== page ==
Rebel fighters challenging the rule of Col. Muammar Al-Gaddafi waged an eight-hour gunfight against themselves in their de facto capital of Benghazi on Sunday, against what the TNC leaders called a “fifth column” of Gaddafi loyalists who had posed as a rebel brigade the claims that the group was pro-Gadhafi do not appear to be based on anything except their refusal to submit to NTC rule . It was the latest sign of discord and trickery in the rebel ranks to emerge in the four days since the killing of the rebels’ top military leader, Gen. Abdul Fattah Younes, a former Gaddafi confidant who had defected to their side.
The mysterious circumstances of his death have raised new questions about his own loyalties, and about the unity and discipline of the rebel troops. The rebel leaders’ response to the killing has produced a cascade of conflicting stories, hints of conflicts within the rebel government and signs that its leaders are deeply fearful of tribal animosities within their ranks, despite their efforts to portray Libya’s tribal rivalries as antiquated and obsolete.
At the same time, leaders have taken an increasingly hostile and, some journalists said, threatening tone toward the news media.
The developments come at a time when many foreign governments, including the United States, are recognizing the rebels’ governing council as the legitimate government of Libya, with the possibility of turning over to the rebels billions of dollars in frozen Libyan government assets.
The gunfight in the city began on Sunday just after midnight and lasted until about 8 a.m. Neighbors hid in their homes as assault rifles, revolvers and rocket-propelled grenades rang out, badly damaging homes and cars around the license plate factory where the so-called fifth column group, numbering several dozen people, was holed up.
In one house that was opened to reporters, the trail of a wounded fighter’s blood led down the stairs from a blast hole made by a grenade. But reporters were not allowed in the factory.
At a news conference on Sunday, rebel leaders said that three of their own fighters had died and eight were wounded in besieging and ultimately capturing the fighters in the factory. Of the fighters in the factory, they said, four died and at least 12 were wounded.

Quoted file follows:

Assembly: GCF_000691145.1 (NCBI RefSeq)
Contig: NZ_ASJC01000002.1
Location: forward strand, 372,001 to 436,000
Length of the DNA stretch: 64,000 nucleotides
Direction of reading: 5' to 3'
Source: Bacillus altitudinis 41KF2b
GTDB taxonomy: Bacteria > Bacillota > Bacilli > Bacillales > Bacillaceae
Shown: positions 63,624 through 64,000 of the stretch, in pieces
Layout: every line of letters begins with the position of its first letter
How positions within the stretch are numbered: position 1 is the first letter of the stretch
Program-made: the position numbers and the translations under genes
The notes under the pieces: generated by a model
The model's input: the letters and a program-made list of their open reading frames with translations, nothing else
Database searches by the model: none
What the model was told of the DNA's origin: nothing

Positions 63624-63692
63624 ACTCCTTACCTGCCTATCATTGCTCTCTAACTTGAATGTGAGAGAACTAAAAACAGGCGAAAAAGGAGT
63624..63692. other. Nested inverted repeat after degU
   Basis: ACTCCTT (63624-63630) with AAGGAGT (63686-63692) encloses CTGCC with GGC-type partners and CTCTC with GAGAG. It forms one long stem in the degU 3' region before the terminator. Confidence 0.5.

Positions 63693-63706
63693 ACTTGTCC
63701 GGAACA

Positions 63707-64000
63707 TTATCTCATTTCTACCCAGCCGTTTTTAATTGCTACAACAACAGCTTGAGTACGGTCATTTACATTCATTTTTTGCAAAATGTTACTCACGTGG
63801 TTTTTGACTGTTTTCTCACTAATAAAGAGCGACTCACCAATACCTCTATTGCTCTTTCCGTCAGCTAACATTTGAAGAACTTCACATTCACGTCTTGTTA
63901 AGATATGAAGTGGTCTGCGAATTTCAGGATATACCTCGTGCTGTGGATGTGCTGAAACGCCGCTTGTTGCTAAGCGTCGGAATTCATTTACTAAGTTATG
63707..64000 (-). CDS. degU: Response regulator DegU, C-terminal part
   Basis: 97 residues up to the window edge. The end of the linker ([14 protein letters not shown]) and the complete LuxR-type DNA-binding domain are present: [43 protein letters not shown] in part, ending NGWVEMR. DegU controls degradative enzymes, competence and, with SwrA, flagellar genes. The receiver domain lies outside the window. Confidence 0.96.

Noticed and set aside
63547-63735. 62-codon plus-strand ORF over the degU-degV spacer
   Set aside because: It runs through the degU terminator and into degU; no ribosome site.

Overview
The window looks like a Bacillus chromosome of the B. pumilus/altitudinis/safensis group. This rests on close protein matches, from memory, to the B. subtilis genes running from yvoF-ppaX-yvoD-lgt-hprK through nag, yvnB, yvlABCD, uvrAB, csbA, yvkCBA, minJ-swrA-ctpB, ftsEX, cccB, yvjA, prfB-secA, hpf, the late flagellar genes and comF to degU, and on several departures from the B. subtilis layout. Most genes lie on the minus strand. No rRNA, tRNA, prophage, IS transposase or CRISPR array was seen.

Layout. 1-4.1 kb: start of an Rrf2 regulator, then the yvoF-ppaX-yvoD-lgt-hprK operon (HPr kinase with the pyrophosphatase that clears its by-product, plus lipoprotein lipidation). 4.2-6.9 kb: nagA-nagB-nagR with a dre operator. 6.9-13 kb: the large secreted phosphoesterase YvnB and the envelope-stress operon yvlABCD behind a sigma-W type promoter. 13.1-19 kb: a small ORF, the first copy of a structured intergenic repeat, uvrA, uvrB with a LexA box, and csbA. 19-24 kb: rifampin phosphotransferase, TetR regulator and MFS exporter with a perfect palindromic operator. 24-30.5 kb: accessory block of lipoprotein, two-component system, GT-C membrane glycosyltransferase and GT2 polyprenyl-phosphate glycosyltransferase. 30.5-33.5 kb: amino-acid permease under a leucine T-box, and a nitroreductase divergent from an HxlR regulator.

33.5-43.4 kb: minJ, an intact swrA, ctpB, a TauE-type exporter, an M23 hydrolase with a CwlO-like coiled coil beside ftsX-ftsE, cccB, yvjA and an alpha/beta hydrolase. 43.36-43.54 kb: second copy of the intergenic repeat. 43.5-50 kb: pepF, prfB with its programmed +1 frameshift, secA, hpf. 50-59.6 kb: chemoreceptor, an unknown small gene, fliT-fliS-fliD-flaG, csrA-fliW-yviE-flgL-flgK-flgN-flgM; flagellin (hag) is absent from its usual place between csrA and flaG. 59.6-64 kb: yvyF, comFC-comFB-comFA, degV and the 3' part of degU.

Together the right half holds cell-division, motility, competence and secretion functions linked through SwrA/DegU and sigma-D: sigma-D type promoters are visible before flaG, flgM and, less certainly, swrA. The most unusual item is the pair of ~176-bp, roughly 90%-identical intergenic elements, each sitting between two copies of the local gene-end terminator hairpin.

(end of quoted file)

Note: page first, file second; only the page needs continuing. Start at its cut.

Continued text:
Rebel leaders said they had undertaken the assault in part because of a new drive to bring quasi-independent armed brigades around the city under the direct authority of the rebel military and security forces. It has been five months since the Libyan conflict broke out, and nearly as long since the rebels first talked of establishing a unified command. But the killing of General Younes focused new attention on the disorder among their brigades.
Asked why the rebel security forces had not moved sooner against the so-called fifth column, Mustapha el-Sagazly, the deputy interior minister, said that the group had associated itself with a prominent local tribe that officials were afraid to alienate. “Since the issue of the tribes is sensitive, we did not want to stop them, from the early days,” he said.
To reduce the chances of a tribal backlash, the rebels recruited soldiers and mediators from the same tribe for the assault, Mr. Sagazly said. He declined to name the tribe for fear of insulting it, noting that “most of the sons of the tribe” sided against the group in the factory. He also said that the group in the factory turned out to include some fighters from other tribes.